Tom Pittman's WebLog

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2004 November 1 -- Geographic Sorting

Yesterday I noticed a peculiar phenomenon at church. Normally, you can look over the audience and sort of guess how people feel about being there: Ignoring mothers with small children, who sit near the back for a quick getaway in case of accident or eruption (or perhaps not ignoring them), the people who sit near the front tend to be more involved and active in church activities, while the people near the back often act as if they wish they were somewhere else. Nobody sits in the first two rows but the pastor's wife and the special speaker.

I have mentioned my observation to other people on a number of occasions, usually to denial. However, last week I saw a similar sorting in the BioInformatics conference room. The first day the speakers were not particularly compelling, and most of the attendees sat near the back of the room; the second day the topics were much more interesting, and the attendees distributed themselves much closer to the front. I commented on this distribution to the gentleman across the table from me, who happened to be a geographer, and he cited some research in support of my observation.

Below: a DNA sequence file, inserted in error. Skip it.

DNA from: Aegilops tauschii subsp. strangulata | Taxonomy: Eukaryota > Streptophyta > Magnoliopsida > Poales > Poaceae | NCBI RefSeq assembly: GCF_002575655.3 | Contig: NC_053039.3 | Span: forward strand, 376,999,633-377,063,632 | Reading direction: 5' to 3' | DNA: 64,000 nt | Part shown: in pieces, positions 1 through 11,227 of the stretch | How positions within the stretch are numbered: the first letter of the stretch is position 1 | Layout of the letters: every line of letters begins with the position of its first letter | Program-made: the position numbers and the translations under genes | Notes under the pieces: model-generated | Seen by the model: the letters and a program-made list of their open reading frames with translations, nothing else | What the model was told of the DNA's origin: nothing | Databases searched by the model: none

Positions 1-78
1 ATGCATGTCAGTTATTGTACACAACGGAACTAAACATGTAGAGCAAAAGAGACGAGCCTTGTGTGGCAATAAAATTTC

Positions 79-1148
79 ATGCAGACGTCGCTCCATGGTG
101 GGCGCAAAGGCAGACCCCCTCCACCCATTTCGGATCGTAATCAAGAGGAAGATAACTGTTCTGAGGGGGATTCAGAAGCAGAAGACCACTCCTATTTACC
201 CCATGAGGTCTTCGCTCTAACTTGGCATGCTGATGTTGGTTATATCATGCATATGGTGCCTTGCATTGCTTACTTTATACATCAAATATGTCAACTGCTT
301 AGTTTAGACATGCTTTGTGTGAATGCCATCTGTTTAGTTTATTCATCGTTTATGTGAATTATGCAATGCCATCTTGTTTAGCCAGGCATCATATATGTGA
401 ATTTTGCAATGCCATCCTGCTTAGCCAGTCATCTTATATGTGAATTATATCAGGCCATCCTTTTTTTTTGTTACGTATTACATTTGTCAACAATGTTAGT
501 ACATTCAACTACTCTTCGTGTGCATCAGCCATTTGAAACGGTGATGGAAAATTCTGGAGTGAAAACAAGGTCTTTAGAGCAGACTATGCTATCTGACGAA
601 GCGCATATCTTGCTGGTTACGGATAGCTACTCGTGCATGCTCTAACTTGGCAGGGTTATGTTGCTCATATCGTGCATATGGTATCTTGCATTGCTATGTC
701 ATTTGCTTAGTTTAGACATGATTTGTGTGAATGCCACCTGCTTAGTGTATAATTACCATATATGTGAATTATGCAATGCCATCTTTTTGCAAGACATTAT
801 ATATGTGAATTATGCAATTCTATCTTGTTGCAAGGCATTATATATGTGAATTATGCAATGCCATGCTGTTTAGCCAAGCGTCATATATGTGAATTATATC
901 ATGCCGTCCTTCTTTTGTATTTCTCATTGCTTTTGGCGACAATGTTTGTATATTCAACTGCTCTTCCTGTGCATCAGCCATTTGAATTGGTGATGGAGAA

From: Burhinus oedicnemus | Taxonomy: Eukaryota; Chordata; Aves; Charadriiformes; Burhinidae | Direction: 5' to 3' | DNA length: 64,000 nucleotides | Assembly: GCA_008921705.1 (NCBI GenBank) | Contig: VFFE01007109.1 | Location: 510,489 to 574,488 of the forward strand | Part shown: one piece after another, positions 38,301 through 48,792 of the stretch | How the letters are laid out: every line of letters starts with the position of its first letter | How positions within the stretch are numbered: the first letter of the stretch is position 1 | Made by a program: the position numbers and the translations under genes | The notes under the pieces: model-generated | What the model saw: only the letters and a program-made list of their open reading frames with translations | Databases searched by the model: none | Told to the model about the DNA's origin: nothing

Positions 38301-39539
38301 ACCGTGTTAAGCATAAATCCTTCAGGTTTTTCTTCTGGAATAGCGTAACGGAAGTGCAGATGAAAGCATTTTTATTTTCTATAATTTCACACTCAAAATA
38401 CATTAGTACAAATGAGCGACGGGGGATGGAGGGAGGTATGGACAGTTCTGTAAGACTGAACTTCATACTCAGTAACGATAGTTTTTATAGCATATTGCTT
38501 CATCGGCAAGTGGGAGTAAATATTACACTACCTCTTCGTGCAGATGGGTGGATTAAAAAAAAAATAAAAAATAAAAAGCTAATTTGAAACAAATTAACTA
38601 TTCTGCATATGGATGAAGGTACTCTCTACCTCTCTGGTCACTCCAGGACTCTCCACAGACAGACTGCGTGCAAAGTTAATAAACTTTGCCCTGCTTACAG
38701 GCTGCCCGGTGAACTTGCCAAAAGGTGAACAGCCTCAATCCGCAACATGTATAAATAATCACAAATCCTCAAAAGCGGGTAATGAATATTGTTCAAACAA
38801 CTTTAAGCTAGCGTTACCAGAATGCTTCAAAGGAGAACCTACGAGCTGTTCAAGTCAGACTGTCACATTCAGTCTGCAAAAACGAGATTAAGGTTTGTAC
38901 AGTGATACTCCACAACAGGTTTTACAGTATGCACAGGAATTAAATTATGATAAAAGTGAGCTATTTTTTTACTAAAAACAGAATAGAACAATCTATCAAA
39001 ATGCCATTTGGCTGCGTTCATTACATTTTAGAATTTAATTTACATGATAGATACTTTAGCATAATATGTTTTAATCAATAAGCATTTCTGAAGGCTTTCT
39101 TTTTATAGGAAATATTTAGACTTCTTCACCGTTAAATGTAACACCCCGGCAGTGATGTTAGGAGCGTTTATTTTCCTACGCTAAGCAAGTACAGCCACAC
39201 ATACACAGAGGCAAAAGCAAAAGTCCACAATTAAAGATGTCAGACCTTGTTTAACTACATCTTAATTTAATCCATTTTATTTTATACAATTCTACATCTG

It happened back in the 50s, they randomly assigned students to seats in a classroom and required them to sit in their assigned seats the whole term. Because the seating was random, there was no geographical component to student ability or grade point average going in, but at the end of the term there was a significant geographical distribution of the grades in that class, with the students in the front doing better than those in the back, and those in the center doing better than those on the sides. This is of course different from the self-sorting that goes on in church congregations and conference seating, but apparently related to it.

Last night at church the usual distribution was inverted, with the greatest density of people near the front, and the back rows almost empty. The program was unusual too, the first time they ever did a talent show kind of thing, with large numbers of people (including a whole bunch of kids) taking turns getting up front to perform. I guess watching your family or friends show off is more interesting to the average church-goer than the regular hymns and sermon.